What is the latest round, including the new Ninth Circuit decision?
The plaintiffs returned to court, appealing the 2019 rejection of their objections to the 2017 order, and renewing their legal and factual arguments. The Ninth Circuit’s April 2021’s 116 page decision analyzes the statutory requirements of FIFRA and FFDCA, which it applies to the last 15 years of EPA’s actions and inactions involving chlorpyrifos. Accordingly, the majority opinion:
Vacates EPA’s 2017 Order and 2019 Order
Remands the matter to EPA, with instructions to
grant the 2007 Petition;
issue a final regulation within 60 days after the Court’s order that either
revokes all chlorpyrifos tolerances, or
modifies chlorpyrifos tolerances and simultaneously certifies that the modified tolerances meet FIFRA safety standards
modify or cancel related FIFRA registrations for food use in a timely fashion
Note that this order is substantially the same as the Ninth Circuit’s panel decision in 2018.
As of this writing, EPA has not responded to the latest order. EPA can comply, or seek reconsideration from this 3-judge panel, or petition the ninth Circuit for en banc review by all the Circuit’s judges. The agency’s decision will provide important indications of how pesticide regulation will proceed during the Biden Administration – remembering that EPA’s ongoing decisions not to decide about chlorpyrifos began in 2006-2007 during the Bush Administration, and spanned the full terms of the Obama and Trump Administrations. If EPA complies, it won’t just be critical to the narrow case of this one pesticide. It would also affirm the broader point that pesticide tolerances must be found “safe”, not that they can continue unless they’re found unsafe. This would affirm EPA’s responsibility to move forward in a timely fashion when scientific evidences is incomplete and evolving … that is, in most situations.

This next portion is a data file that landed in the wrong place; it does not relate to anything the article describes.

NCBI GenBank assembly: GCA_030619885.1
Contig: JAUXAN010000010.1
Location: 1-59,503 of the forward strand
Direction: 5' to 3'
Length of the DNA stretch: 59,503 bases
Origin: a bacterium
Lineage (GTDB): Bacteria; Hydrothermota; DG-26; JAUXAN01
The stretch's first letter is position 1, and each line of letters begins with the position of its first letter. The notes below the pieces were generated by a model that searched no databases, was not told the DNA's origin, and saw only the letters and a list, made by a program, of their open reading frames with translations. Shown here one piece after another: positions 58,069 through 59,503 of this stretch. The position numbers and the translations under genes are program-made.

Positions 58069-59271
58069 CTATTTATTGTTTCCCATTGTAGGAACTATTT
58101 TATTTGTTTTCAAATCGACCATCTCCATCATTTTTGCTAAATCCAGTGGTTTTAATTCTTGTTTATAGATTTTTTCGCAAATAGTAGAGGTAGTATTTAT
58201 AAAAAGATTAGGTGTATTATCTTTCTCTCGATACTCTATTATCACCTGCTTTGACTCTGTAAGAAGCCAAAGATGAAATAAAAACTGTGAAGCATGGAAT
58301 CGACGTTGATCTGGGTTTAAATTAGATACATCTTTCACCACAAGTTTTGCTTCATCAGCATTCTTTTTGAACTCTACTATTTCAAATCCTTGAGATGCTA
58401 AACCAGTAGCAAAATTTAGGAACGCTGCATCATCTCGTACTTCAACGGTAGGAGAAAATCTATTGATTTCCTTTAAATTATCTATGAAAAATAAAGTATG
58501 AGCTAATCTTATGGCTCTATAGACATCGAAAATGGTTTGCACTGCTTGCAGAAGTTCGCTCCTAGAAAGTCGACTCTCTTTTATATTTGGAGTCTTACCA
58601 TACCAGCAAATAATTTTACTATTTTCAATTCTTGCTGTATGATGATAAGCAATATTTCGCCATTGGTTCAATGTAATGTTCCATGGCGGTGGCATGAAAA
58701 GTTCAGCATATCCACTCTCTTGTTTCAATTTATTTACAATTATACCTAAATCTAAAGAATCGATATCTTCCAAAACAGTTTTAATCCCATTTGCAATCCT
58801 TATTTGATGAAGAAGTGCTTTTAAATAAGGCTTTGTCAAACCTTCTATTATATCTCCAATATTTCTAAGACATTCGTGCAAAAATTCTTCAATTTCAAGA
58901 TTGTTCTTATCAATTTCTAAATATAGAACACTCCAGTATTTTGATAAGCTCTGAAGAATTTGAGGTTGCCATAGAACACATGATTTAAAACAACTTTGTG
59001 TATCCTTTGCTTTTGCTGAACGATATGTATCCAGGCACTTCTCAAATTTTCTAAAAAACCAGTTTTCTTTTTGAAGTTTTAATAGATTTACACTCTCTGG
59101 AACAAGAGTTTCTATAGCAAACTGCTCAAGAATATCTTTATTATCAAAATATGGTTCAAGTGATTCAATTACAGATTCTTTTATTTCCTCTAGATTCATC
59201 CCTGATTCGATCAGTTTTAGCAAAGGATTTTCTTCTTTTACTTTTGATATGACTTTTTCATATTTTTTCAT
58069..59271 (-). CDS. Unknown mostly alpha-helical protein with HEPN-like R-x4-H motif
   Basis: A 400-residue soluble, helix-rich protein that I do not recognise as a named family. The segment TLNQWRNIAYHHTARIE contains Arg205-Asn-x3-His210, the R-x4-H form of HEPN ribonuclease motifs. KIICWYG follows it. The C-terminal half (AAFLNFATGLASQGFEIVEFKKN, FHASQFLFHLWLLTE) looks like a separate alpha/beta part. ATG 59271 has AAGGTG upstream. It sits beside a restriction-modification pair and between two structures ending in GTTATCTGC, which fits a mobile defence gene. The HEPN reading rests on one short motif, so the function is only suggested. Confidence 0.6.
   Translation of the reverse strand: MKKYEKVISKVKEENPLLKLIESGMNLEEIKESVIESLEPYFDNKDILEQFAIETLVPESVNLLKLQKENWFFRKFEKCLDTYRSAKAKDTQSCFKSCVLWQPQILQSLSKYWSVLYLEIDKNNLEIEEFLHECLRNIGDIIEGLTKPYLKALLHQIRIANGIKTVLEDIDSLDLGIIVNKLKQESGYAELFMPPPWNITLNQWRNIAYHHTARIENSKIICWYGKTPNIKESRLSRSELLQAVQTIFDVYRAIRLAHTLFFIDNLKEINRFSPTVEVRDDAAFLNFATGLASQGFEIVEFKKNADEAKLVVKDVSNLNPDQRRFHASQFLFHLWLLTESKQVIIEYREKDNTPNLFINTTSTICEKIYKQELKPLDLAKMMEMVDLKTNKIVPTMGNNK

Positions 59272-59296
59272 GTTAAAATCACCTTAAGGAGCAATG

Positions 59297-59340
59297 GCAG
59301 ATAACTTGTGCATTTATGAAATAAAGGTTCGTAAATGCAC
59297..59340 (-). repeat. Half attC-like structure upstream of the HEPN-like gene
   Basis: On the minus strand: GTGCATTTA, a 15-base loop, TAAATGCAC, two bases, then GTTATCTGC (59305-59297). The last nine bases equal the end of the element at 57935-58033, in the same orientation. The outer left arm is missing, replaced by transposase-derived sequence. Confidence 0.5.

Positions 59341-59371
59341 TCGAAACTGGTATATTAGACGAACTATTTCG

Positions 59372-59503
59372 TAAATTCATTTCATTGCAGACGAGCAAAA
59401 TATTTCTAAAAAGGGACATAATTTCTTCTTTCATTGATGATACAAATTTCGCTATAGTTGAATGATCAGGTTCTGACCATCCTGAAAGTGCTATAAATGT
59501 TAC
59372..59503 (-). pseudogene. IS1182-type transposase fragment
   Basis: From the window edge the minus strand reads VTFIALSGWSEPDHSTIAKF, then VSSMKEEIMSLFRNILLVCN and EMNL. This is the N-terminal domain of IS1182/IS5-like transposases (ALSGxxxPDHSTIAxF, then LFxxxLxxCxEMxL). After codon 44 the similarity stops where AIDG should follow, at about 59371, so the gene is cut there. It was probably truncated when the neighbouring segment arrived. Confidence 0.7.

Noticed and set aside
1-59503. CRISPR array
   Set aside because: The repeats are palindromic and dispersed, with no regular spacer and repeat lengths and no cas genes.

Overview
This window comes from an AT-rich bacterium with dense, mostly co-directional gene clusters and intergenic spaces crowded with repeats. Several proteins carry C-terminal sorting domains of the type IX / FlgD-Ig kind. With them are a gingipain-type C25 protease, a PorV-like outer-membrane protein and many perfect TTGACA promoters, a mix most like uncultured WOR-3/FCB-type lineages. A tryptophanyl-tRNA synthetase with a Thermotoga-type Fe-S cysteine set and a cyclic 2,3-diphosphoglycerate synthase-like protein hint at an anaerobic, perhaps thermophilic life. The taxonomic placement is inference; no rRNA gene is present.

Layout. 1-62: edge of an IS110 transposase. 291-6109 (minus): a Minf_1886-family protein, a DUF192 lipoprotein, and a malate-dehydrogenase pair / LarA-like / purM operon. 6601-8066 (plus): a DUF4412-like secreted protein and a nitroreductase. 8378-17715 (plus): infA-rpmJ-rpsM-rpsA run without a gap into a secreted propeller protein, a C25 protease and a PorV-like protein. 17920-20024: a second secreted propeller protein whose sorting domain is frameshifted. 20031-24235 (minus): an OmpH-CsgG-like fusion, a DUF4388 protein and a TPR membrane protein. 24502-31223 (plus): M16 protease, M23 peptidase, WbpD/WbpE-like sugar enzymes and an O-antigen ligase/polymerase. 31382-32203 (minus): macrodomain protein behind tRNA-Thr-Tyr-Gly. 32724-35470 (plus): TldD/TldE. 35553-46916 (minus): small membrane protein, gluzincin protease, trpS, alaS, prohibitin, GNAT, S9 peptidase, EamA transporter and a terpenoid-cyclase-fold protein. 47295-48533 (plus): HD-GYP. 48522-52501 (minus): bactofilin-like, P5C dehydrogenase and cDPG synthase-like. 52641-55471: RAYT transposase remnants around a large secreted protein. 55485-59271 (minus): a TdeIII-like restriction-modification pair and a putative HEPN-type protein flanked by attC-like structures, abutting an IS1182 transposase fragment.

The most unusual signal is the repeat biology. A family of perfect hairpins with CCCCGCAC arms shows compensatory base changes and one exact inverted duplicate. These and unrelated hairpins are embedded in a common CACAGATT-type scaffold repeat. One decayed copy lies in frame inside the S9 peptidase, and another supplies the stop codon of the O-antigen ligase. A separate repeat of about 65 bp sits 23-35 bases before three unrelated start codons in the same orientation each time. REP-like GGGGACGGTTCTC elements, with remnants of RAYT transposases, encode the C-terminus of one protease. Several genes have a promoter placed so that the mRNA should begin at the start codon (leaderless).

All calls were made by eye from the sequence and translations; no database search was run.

Does the organization manufacture, sell, or use chlorpyrifos?
Does the organization manufacture, sell, or use another pesticide subject to FIFRA and FFDCA provision for pesticide residue tolerances?
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About the Author
Jon Elliott is President of Touchstone Environmental and has been a major contributor to STP’s product range for over 30 years.
Mr. Elliott has a diverse educational background. In addition to his Juris Doctor (University of California, Boalt Hall School of Law, 1981), he holds a Master of Public Policy (Goldman School of Public Policy [GSPP], UC Berkeley, 1980), and a Bachelor of Science in Mechanical Engineering (Princeton University, 1977).
Mr. Elliott is active in professional and community organizations. In addition, he is a past chairman of the Board of Directors of the GSPP Alumni Association, and past member of the Executive Committee of the State Bar of California's Environmental Law Section (including past chair of its Legislative Committee).
You may contact Mr. Elliott directly at: firstname.lastname@example.org